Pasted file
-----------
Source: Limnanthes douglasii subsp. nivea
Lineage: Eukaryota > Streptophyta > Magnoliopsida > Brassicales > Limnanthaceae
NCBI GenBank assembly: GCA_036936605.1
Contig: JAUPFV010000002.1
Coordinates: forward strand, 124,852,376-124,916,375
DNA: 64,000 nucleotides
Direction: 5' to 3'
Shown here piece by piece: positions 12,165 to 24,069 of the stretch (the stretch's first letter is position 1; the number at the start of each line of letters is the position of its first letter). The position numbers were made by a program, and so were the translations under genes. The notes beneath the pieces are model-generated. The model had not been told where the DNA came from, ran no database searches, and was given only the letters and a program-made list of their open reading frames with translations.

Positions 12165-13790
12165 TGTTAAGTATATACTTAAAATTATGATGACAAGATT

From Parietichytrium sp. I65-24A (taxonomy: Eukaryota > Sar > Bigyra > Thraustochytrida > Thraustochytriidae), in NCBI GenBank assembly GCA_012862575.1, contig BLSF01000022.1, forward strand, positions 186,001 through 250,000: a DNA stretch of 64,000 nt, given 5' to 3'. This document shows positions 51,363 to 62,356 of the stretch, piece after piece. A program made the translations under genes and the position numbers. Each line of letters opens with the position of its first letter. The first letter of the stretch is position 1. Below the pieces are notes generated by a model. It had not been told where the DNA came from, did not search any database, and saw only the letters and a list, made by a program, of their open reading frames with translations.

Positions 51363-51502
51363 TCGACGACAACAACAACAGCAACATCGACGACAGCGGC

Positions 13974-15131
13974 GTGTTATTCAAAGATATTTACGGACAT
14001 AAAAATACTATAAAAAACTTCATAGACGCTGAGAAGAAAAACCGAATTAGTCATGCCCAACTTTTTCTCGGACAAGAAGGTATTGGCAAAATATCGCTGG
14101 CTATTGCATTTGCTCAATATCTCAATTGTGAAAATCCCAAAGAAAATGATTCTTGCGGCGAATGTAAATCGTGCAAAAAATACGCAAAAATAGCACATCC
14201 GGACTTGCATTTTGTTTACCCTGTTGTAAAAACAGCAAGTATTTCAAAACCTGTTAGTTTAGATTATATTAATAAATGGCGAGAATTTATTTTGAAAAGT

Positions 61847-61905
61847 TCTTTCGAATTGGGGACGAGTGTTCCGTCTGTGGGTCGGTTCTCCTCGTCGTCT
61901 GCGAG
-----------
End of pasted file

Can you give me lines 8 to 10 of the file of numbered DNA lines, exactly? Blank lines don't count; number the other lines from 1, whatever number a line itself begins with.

Shown here piece by piece: positions 12,165 to 24,069 of the stretch (the stretch's first letter is position 1; the number at the start of each line of letters is the position of its first letter). The position numbers were made by a program, and so were the translations under genes. The notes beneath the pieces are model-generated. The model had not been told where the DNA came from, ran no database searches, and was given only the letters and a program-made list of their open reading frames with translations.

Positions 12165-13790
12165 TGTTAAGTATATACTTAAAATTATGATGACAAGATT